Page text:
My favourite Banting recipe in the history of the universe has got to be Eggs ‘baconnaise’.
It happened when I was preparing breakfast for some mates during my epic month of writing The Real Meal Revolution.
I didn’t really feel like dirtying too many dishes so, half way through frying the bacon for my eggs hollandaise, I decided to throw all of the butter that I was supposed to clarify, right in the pan with the bacon. It slowed down the bacon cooking process, but when it got bubbling again, I could smell the butter taking on that smoky bacon flavour.
Once I removed the bacon, I continued to simmer the butter until it separated and then carried on with the skimming process.
I thought I had just saved myself the hassle of cleaning an extra dish until I tasted it. Then I realised I was onto something. Bacon fat hollandaise = Baconnaise.
Jonno’s tip: A tip for the best poached eggs – use the freshest you can find, they hold their shape the best. A tip for making baconnaise or hollandaise – if the mixture gets too thick, add a few drops of hot water. If it starts splitting, do the same and keep whisking. If it splits completely, start again with the lemon, egg yolk and mustard and slowly pour in the split mixture while whisking continuously (as if the split mixture is the butter in the original recipe).
2 small aubergines, grated
1 tsp salt
1 large egg white
1 tsp psyllium husks
100g butter, melted
250g streaky bacon
4 large eggs
1 Tbsp Dijon mustard
Juice of 1 lemon
Salt and pepper to taste
Vinegar for poaching
4 large eggs
- First, make the rostis. Mix the grated aubergine with the table salt and leave it in a sieve for about 30 minutes to drain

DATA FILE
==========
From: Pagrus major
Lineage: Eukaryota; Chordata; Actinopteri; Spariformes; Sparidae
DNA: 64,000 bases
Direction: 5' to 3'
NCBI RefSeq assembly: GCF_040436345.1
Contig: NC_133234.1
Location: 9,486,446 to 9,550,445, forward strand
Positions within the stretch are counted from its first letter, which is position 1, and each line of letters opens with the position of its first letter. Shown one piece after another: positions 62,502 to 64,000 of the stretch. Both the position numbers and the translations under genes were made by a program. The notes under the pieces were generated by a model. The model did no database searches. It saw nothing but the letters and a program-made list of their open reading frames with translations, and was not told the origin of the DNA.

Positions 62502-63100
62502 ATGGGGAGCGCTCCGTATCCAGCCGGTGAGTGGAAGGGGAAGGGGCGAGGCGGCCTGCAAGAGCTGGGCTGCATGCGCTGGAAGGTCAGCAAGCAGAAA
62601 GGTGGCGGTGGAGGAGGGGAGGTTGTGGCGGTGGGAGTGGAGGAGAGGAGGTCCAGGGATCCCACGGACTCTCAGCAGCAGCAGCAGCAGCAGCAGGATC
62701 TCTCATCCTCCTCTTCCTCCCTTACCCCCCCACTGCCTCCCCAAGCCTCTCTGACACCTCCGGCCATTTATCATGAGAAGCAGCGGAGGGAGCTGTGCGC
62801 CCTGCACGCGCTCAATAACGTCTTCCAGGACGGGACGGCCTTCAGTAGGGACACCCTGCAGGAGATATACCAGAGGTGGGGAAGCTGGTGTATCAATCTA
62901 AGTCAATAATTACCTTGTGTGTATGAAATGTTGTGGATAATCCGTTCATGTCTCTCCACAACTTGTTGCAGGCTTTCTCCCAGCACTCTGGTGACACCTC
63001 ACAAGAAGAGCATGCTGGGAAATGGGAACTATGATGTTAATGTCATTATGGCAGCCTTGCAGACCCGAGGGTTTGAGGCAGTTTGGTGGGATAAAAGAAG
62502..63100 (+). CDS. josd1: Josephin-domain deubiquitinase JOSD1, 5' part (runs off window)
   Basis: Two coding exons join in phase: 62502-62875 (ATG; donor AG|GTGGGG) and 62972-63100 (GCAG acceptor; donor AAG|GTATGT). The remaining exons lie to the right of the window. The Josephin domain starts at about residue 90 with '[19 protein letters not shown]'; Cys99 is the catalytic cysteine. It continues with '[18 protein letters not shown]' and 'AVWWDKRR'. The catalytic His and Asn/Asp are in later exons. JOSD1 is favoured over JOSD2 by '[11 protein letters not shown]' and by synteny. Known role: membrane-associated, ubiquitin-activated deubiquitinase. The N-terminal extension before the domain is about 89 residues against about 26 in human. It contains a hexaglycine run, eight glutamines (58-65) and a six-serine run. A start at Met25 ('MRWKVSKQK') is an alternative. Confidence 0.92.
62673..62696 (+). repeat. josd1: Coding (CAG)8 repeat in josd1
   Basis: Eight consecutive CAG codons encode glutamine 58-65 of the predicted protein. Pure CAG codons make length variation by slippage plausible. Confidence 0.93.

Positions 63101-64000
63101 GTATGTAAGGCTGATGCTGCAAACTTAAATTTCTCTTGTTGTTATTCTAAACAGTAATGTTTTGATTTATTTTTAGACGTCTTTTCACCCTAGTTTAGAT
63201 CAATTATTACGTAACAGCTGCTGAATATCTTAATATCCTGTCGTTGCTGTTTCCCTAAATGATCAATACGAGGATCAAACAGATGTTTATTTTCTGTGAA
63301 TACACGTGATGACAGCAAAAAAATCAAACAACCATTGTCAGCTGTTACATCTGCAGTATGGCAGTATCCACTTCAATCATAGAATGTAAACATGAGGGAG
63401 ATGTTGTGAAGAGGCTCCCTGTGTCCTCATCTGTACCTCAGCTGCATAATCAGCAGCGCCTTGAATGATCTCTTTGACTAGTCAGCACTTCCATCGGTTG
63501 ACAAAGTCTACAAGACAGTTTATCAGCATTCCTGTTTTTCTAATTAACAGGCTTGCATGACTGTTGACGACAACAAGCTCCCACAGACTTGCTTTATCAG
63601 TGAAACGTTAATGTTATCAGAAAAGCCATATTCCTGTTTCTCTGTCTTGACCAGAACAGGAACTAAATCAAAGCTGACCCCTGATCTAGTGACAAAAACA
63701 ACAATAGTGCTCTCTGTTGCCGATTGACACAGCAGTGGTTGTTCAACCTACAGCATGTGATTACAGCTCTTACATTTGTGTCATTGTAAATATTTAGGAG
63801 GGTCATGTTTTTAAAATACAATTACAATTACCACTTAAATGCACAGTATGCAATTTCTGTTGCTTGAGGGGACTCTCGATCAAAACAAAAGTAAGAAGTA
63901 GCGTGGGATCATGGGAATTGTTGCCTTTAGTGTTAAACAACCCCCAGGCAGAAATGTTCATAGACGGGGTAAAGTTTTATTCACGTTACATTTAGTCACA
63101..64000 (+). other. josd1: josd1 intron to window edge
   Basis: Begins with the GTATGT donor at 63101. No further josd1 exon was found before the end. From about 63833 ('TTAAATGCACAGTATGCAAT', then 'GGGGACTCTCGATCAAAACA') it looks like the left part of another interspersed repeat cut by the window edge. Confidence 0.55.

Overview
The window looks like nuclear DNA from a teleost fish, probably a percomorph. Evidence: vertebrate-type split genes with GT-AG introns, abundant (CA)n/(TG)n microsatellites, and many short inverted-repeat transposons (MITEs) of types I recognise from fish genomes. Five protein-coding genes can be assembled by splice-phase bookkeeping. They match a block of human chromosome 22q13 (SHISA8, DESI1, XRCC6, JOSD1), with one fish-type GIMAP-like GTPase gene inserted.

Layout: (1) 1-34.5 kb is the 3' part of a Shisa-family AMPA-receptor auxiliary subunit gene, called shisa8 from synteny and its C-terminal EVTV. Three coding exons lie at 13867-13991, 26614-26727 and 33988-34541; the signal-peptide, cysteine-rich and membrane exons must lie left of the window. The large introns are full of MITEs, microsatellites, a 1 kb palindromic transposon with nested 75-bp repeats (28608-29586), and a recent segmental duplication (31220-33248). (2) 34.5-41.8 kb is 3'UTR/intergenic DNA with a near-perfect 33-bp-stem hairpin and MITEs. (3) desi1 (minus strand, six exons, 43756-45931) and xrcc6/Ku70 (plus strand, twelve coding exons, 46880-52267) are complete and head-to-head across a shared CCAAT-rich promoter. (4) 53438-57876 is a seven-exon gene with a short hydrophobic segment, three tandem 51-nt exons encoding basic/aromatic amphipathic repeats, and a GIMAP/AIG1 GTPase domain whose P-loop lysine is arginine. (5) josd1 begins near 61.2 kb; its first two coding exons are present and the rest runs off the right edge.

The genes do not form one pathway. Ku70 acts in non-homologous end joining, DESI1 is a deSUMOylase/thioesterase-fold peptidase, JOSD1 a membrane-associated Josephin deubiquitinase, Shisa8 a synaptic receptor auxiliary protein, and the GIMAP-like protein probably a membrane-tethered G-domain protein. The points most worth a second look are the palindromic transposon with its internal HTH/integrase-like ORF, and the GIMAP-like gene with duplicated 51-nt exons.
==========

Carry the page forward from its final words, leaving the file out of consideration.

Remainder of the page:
- Then, using your hands, ring out the aubergine (squeeze quite hard) until it is as dry as possible
- Now, mix in the egg white and psyllium and leave for about ten minutes
- Then shape the aubergine into large, rosti-shaped cakes
- In a heavy-based frying pan, fry the aubergine cakes on a low heat with 100 g of butter for about 30 minutes, turning them very carefully every five minutes
- Next, make the baconnaise. Place a small saucepan of water on the stove and bring it to the boil
- In a large frying pan, fry the bacon on a gentle heat (be careful not to burn the fat or the butter) in 300 g of butter
- Once the rashers are crispy, remove from the pan but be sure to leave as much fat as possible back in the pan
- Now, separate four eggs, place the yolks, mustard and lemon juice in a heat-proof bowl and place the bowl on top of the saucepan of boiling water (leave it on the heat so it continues to boil)
- Whisk the mixture in the bowl until it becomes light and fluffy
- While continuing to whisk, slowly pour in the melted bacon fat and butter mixture. Be careful not to pour it in too fast as it may split
- Once you have poured in all of your fat and it has emulsified, your baconnaise is ready. Simply season with salt and pepper and set it aside
- Now that the Baconnaise has been set aside, you may use the water in the double boiler to poach the eggs
- Season the water with a good splash of vinegar and reduce the heat to a gentle simmer
- To poach the eggs, break each one into a small bowl. Now, using a small ladle, swirl the water to create a medium-strength circular current. Then drop the base of the bowl into the centre of the swirl and tip out the egg
- Do this one by one with each egg to avoid them cooking into one giant poached egg. Allow them to cook for about three or four minutes (or until soft) then scoop them out using a slotted spoon and drop them on to a paper towel to dab off excess moisture
- To serve, place two rostis on each plate and top each rosti with bacon, then a poached egg and finally a massive dollop of baconnaise. Give it crack of black pepper and dig in